One other element needs to be considered when evaluating the claims of the wireless carriers. Radio technologies of all kinds represent a tradeoff between transmission speed and possible transmission distances. The greater the transmission distance (i.e., the distance between the end user and the closest cell site), the slower the service must be to provide quality transmission. So the maximum speeds theoretically possible using any given technology will almost never be achievable unless the end user is immediately adjacent to the site antenna. As the user moves farther away from the cell site, data speeds will necessarily decrease, resulting in average experienced speeds of well below the maximum possible.
Wireless Network Architecture: Backhaul
Sprint was, at least in a chronological sense, the frontrunner of the major US wireless carriers for 4G deployment. Sprint announced its adoption of "WiMAX" in early 2007, with plans to build a network capable of reaching 100-million users by the end of 2008. In 2008, Sprint, along with a coalition of other companies, pooled spectrum to be used by Clearwire to launch a nationwide WiMAX network. WiMAX, short for "Worldwide Interoperability for Microwave Access" is one of several competing standards for both fixed wireless backhaul and advanced mobile data services. At the time that Sprint announced its commitment to WiMAX and forged ahead to be first to market with 4G service provided using WiMAX, a classic VHS vs. Betamax "format war" was brewing, with AT&T and Verizon making ovations about a competing wireless standard known as LTE (discussed in depth below). Sprint committed to its WiMAX choice both because it was, at least in its view, the superior technology, and also to gain the first mover advantage.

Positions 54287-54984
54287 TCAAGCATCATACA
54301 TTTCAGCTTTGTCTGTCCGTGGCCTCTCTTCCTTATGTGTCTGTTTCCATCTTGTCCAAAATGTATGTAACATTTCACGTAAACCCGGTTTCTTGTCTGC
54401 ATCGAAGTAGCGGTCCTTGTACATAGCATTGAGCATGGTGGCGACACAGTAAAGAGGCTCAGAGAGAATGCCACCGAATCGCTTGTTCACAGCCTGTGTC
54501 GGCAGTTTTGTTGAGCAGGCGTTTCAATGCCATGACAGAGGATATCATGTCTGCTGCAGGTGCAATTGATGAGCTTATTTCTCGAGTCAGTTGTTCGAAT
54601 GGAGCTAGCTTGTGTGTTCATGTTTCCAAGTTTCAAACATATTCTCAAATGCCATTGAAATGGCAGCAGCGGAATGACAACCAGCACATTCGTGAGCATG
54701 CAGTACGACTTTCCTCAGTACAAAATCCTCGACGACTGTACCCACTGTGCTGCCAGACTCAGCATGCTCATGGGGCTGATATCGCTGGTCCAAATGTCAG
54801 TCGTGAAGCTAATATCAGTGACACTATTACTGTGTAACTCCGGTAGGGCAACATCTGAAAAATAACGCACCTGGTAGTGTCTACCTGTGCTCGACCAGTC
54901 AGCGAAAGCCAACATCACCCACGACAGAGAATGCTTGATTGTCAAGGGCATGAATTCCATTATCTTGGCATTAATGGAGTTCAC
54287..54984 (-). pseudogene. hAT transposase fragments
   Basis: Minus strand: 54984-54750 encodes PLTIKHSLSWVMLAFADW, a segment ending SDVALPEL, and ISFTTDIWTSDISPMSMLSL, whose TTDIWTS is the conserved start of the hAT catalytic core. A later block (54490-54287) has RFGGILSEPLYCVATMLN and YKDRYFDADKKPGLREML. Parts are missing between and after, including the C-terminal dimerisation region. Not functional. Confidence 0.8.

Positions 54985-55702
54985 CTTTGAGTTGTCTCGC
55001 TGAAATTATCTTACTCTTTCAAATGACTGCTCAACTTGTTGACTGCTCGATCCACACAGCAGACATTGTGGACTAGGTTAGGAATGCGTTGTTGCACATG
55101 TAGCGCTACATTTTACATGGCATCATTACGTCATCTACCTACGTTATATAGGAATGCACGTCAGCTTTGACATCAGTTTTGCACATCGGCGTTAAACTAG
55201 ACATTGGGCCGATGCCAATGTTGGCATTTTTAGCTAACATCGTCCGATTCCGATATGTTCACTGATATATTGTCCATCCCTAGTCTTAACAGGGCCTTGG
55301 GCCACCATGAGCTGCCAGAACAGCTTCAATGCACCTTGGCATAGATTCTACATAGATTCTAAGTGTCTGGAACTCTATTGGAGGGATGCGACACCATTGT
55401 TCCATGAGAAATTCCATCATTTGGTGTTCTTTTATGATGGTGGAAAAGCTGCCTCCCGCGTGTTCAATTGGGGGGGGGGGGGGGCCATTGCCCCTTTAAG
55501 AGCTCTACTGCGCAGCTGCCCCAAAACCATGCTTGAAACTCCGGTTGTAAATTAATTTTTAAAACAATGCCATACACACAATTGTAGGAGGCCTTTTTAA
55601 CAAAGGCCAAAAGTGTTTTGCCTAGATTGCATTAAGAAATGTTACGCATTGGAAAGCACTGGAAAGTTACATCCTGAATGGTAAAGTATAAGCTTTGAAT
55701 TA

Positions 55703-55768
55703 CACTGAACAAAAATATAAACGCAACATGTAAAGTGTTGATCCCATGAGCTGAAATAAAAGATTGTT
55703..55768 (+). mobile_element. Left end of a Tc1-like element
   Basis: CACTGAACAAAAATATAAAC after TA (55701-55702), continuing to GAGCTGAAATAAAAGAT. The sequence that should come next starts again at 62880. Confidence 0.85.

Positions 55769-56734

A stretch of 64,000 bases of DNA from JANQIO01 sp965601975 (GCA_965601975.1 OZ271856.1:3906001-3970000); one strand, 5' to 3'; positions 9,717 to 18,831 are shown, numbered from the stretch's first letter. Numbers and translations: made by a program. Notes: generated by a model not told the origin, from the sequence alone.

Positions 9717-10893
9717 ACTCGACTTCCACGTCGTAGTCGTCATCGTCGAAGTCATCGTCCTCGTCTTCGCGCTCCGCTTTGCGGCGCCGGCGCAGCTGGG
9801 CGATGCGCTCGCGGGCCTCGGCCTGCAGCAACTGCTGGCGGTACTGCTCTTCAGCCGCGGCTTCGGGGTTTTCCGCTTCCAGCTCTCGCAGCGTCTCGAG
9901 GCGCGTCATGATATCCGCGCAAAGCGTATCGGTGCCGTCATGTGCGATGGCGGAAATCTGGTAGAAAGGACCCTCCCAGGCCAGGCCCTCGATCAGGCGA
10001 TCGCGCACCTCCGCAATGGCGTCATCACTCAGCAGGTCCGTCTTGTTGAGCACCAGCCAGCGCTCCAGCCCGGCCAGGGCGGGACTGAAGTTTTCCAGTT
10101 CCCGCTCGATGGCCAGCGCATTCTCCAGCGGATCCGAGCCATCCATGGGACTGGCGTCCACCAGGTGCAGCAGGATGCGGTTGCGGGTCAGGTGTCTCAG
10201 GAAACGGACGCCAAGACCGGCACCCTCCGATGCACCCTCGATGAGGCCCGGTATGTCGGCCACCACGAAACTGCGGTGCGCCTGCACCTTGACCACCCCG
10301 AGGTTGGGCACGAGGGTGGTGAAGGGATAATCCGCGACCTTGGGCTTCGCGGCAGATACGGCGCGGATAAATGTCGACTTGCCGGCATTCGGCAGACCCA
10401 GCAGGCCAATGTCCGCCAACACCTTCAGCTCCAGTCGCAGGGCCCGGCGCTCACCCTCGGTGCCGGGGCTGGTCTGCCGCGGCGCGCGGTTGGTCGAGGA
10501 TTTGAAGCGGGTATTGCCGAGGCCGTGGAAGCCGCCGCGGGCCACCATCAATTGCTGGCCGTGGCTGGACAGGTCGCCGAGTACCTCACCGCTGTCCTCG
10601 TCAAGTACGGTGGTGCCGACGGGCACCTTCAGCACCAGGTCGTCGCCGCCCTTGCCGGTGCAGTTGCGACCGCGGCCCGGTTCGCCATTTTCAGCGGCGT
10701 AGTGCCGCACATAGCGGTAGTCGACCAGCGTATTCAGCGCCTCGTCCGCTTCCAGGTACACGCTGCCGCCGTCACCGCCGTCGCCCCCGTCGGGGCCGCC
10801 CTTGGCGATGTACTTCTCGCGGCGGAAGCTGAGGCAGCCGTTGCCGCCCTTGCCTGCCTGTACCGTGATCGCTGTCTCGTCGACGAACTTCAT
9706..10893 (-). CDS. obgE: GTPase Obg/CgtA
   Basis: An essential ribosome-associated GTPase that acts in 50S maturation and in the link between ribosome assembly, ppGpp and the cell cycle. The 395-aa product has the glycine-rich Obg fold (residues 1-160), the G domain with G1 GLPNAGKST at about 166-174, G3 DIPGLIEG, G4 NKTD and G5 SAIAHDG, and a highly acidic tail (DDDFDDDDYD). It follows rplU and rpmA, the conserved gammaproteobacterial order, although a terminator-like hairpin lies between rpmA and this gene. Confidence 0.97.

Sprint's WiMAX launch was marred by setbacks, and initial plans to cover 100-million people by the end of 2008 were replaced with the reality that the first 4G/WiMAX handset, the HTC EVO, didn't hit the market until mid-2010, and then only worked in test markets. The original WiMAX standard calls for download speeds of as fast as 40 mbps, and currently calls for potential end-user speeds of as much as 100 mbps. ETI has tested a Sprint 4G data card at numerous locations across the country, and has yet to identify any location on Sprint's network where such speeds can be achieved in practice.
Although Sprint achieved its goals of being first to market with a true 4G network, it has struggled to expand the coverage nationwide, and WiMAX has not lived up to its potential, at least for the mobile applications launched by Sprint. In the time since Sprint's 2007 adoption of WiMAX, other clearly superior alternatives for providing 4G service have emerged, and Sprint has announced partnerships to migrate to one such alternative, LTE, over the coming years. Customers currently buying a WiMAX device should expect to experience only moderate coverage, slower than anticipated speeds, and the likely orphaning of the technology as Sprint migrates to LTE.
LTE: AT&T and Verizon